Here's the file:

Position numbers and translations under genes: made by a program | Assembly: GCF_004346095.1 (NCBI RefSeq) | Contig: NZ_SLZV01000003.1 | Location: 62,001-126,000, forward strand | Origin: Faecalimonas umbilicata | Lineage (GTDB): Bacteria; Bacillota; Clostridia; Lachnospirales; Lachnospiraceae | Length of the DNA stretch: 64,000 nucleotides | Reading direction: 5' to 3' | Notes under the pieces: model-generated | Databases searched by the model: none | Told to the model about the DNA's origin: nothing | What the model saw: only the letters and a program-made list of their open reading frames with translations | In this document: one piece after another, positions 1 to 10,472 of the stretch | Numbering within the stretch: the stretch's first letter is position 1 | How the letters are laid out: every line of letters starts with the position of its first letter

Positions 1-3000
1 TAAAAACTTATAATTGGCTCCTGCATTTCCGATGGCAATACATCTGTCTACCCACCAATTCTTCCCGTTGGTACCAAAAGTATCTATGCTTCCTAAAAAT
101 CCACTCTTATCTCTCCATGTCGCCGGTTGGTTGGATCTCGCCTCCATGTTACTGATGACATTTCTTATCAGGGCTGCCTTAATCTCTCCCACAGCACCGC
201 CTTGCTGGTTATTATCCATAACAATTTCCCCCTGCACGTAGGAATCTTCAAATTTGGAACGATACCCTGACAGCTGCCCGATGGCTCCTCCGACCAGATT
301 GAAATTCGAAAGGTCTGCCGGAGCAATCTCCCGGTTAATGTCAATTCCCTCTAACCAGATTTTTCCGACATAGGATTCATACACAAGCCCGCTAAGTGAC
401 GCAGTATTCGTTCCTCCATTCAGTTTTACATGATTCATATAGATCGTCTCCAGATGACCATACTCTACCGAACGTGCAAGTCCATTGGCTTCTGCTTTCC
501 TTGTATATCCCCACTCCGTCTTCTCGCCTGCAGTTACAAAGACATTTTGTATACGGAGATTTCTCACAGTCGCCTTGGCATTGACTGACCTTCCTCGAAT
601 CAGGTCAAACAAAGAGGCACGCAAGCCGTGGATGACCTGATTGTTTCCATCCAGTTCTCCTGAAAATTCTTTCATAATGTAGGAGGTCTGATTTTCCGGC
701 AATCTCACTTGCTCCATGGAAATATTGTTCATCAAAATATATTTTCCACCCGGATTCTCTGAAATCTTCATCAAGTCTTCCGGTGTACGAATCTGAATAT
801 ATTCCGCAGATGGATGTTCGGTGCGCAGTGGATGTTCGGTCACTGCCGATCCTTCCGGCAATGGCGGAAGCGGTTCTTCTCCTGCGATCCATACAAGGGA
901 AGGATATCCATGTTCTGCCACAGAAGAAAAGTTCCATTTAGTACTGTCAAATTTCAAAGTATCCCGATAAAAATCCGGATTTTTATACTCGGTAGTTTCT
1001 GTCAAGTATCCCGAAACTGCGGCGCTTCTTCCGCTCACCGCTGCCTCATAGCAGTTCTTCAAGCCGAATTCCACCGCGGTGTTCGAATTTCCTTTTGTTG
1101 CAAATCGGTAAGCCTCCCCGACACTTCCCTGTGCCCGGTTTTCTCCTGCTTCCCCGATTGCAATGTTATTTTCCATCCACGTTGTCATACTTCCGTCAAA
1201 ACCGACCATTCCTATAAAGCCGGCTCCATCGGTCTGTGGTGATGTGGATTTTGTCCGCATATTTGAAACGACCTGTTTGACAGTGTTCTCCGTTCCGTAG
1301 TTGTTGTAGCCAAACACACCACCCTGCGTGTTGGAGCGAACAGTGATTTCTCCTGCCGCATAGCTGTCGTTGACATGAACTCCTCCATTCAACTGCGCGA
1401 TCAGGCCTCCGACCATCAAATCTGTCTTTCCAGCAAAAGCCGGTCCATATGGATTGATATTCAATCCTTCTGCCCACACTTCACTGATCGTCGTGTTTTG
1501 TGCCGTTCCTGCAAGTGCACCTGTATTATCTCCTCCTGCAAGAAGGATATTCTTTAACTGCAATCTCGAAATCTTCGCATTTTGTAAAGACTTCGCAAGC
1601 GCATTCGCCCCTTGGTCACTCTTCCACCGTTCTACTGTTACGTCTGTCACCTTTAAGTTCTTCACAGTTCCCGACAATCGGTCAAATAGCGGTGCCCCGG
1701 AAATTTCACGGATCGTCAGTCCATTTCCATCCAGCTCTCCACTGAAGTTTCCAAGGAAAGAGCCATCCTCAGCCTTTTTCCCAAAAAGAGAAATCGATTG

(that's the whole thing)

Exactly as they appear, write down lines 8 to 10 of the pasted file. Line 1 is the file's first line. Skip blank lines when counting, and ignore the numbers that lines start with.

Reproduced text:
501 TTGTATATCCCCACTCCGTCTTCTCGCCTGCAGTTACAAAGACATTTTGTATACGGAGATTTCTCACAGTCGCCTTGGCATTGACTGACCTTCCTCGAAT
601 CAGGTCAAACAAAGAGGCACGCAAGCCGTGGATGACCTGATTGTTTCCATCCAGTTCTCCTGAAAATTCTTTCATAATGTAGGAGGTCTGATTTTCCGGC
701 AATCTCACTTGCTCCATGGAAATATTGTTCATCAAAATATATTTTCCACCCGGATTCTCTGAAATCTTCATCAAGTCTTCCGGTGTACGAATCTGAATAT